Before we continue with the tablets, a quick visit back to early work:
Domestic Armor 67"h x 46"w)
Domestic Armor was inspired by a Japanese kesa*. In ancient Japan, people would donate silk kimonos to the monasteries. These would be cut and sewn to make patchwork garments called kesas. I liked the idea of a community combining used fabrics into one cloth. Over several years, I saved potholders, aprons and towels from many different garage sales; I sewed together the protection from many different women. Groups of women often come together to help each other, to provide emotional support. Of course, you must believe in and live by the values of this group. If you outgrow the values of your group, their emotional reinforcement can start to seem rather heavy, like the weighty protection of this armor.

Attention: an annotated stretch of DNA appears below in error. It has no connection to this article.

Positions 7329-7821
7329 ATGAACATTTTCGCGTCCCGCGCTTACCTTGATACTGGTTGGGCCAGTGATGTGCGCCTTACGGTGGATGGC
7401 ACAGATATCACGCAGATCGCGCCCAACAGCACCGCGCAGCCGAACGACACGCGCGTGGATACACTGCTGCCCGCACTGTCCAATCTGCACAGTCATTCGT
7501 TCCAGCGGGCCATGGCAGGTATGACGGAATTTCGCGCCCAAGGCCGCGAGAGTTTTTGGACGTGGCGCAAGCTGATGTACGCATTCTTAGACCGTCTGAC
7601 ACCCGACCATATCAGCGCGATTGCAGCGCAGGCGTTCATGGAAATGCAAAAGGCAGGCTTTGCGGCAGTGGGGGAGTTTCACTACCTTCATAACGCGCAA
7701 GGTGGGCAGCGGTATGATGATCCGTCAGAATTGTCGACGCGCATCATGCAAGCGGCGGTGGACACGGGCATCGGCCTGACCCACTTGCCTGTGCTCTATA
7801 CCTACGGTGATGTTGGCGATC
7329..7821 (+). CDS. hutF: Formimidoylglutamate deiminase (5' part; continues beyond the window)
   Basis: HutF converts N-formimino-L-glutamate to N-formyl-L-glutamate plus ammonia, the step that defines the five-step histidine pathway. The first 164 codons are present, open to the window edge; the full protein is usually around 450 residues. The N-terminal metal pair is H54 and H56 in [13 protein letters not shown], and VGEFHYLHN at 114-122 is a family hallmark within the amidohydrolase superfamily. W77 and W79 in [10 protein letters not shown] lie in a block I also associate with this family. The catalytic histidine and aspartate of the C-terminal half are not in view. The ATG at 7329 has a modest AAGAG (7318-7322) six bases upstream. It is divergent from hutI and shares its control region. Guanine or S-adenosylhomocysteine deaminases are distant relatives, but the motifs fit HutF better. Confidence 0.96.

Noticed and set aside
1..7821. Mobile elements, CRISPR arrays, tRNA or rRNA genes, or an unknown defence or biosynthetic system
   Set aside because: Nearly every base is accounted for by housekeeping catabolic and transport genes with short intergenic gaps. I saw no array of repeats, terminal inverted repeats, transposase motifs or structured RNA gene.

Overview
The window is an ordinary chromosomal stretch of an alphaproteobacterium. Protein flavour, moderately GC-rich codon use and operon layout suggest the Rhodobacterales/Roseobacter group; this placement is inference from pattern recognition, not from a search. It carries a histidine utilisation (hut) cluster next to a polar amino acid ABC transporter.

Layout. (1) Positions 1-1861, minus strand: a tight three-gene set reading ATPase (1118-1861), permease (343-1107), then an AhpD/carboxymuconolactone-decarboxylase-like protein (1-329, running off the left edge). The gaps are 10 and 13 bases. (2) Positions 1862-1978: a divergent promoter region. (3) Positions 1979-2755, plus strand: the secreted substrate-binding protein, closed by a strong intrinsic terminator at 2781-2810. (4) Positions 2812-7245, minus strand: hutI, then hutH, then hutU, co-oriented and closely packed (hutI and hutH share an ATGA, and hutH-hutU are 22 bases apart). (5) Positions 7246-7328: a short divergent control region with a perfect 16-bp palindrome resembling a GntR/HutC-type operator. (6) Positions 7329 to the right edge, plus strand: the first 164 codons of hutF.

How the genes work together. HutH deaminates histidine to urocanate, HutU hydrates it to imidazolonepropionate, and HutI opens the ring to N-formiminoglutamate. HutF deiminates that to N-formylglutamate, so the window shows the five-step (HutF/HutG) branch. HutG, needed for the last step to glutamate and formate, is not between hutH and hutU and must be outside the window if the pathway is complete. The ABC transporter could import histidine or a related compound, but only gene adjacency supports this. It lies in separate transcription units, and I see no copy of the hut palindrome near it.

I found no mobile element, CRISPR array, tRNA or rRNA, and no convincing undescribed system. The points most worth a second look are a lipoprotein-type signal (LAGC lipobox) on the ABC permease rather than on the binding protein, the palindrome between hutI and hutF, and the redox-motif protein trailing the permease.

*My thanks to Dianne Yound, who emailed me long ago to tell me that the kesa design is said to have been by Buddha himself and based on the layout of rice fields, and that I was misspelling it (kesa, not kasa).
Here's the back of the piece, with an explanation sewn inside.
A few details: on top, the special hanger I built, with a wooden hanger, a dowel and 2 wooden spoons. Bottom left, the loop and button to close it (yes, it really is wearable!), center, a political ad on a potholder, and last my grandniece (who I will leave unnamed so as not to embarrass her) wearing domestic armor.